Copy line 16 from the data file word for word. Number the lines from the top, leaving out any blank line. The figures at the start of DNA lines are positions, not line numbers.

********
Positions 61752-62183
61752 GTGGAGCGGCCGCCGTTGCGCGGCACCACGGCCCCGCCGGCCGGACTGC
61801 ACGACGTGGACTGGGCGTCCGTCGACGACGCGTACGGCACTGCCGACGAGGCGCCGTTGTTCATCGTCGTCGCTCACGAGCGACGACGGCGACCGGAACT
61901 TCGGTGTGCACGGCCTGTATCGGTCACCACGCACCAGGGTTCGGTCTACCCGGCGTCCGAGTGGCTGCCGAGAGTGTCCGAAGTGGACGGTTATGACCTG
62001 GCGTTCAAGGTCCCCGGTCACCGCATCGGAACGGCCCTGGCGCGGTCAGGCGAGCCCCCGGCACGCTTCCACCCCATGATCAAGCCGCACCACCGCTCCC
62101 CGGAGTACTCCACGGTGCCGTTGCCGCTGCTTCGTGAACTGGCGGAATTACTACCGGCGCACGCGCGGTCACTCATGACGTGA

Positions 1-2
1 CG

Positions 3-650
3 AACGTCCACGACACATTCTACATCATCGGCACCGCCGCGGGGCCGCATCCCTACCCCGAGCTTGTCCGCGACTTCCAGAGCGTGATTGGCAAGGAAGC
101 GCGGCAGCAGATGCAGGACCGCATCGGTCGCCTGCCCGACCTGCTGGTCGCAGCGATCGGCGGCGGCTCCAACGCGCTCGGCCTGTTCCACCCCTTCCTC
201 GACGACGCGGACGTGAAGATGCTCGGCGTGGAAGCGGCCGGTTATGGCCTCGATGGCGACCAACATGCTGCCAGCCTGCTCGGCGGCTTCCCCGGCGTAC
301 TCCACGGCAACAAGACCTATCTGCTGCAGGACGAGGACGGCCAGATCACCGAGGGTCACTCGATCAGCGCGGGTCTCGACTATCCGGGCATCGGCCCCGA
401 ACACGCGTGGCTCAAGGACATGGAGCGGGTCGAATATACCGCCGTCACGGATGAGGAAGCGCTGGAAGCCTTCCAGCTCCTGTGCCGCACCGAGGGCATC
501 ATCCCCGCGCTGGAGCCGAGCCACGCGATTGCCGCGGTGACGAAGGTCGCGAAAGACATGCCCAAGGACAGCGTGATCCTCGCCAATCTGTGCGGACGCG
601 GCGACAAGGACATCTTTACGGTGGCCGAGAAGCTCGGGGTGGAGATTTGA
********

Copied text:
601 GCGACAAGGACATCTTTACGGTGGCCGAGAAGCTCGGGGTGGAGATTTGA